Maile - Alyxia oliviformis

Mahalo for this information


 popular for lei

Lei reserved for memorable occasions
In Hawaii, the placing of a lei over the head and around the shoulders of a person exemplifies the bestowing of honor and respect, and also the spirit of aloha. According to Hawaiian tradition, the maile was the lei for people of all classes and all occasions. The maile is a long lasting lei and probably the oldest and most popular material used in leis by the early Hawaiians. It is an open-ended horseshoe fashion lei made of the spicy scented green maile stems and leaves.
The native Hawaiian vine, with shiny fragrant leaves, is a member of the periwinkle family, and is also associated with Laka, the goddess of Hula. Maile along with other plants of the native forest were considered sacred to Laka, and were offered at her altar at hula dance practices and shows. In ancient Hawaii, the maile was also considered a peace offering in the field of battle.

When It’s Used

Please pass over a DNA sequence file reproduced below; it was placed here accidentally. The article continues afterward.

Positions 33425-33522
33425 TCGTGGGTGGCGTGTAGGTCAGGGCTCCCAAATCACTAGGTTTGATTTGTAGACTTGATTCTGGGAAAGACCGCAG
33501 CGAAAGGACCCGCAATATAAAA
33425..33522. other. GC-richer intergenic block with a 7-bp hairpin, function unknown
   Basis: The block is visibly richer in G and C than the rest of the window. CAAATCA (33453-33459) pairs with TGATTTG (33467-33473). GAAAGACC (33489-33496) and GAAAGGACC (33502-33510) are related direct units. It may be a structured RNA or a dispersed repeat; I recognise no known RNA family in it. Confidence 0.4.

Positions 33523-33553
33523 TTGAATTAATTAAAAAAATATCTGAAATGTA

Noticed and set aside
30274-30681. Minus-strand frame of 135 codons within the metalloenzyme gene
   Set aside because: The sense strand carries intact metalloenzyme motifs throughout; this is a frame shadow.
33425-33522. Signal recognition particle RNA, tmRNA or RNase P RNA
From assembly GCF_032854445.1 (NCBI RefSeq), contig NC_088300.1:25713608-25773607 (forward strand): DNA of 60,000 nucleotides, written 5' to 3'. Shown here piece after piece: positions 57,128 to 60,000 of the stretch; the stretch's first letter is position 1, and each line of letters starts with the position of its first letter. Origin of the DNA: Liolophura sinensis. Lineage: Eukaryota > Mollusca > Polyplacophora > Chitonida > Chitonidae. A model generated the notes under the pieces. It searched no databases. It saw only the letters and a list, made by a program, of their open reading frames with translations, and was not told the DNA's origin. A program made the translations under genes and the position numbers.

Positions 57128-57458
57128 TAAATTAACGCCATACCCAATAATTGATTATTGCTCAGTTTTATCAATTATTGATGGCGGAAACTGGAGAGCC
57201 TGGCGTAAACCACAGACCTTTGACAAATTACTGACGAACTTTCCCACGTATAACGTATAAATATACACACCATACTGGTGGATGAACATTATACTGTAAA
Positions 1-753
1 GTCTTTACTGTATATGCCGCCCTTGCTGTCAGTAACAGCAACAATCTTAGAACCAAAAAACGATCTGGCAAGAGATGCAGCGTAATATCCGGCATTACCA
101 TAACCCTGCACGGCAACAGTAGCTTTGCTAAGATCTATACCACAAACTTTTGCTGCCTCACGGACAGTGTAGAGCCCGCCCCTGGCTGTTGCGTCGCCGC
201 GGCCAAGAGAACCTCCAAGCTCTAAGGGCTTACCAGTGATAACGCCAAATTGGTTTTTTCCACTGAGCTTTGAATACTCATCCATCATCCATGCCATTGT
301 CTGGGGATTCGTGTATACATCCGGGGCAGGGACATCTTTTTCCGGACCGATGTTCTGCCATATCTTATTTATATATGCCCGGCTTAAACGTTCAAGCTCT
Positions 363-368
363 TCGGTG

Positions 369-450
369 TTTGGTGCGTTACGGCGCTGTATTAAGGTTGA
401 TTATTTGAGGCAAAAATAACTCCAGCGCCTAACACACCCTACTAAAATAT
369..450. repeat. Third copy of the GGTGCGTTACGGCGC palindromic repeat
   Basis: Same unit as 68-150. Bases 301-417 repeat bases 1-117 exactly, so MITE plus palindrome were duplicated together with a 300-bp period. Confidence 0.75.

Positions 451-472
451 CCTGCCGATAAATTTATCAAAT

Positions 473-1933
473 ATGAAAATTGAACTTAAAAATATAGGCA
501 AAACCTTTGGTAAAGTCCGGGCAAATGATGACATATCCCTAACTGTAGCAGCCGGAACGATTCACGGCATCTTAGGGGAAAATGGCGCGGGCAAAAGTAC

The maile is most often reserved for memorable occasions. It is known to many as the “lei of royalty,” given to signify respect and honor. The maile is very popular at weddings, graduations and especially proms. On the US mainland, young men usually receive a boutonniere from their prom dates. In Hawaii, they are presented with a maile lei. Wedding leis are a Hawaiian wedding tradition. The maile is the most traditional wedding lei, as it was used by the Kahuna (Hawaiian priest) in old Hawaii to bind the hands of the bride and groom, symbolizing their commitment to each other.

Maile plants are rare and do not look like much until they are woven together to make a lei

Tuesday, August 6, 2013

Made in Hawaii Festival 8/16 thru 8/18

First Hawaiian Bank Presents the 2013 

Made in Hawaii Festival 

A 3-day showcase of "Made in Hawaii" products, including food, books, art, gifts, fashions, plants, crafts, produce and more. Plus cooking demonstrations and ongoing entertainment

WHEN: Friday – Sunday, August 16-18, 2013 Friday & Saturday, 10:00 a.m. to 9:00 p.m. Sunday, 10:00 a.m. to 5:00 p.m.

WHERE: Neal S. Blaisdell Exhibition Hall and Arena, 777 Ward Avenue, Honolulu, Hawaii

Cost: $4; children six and under free; look for $1.00-off coupons at First Hawaiian Bank's Oahu branches, starting in mid-August (while suplies last)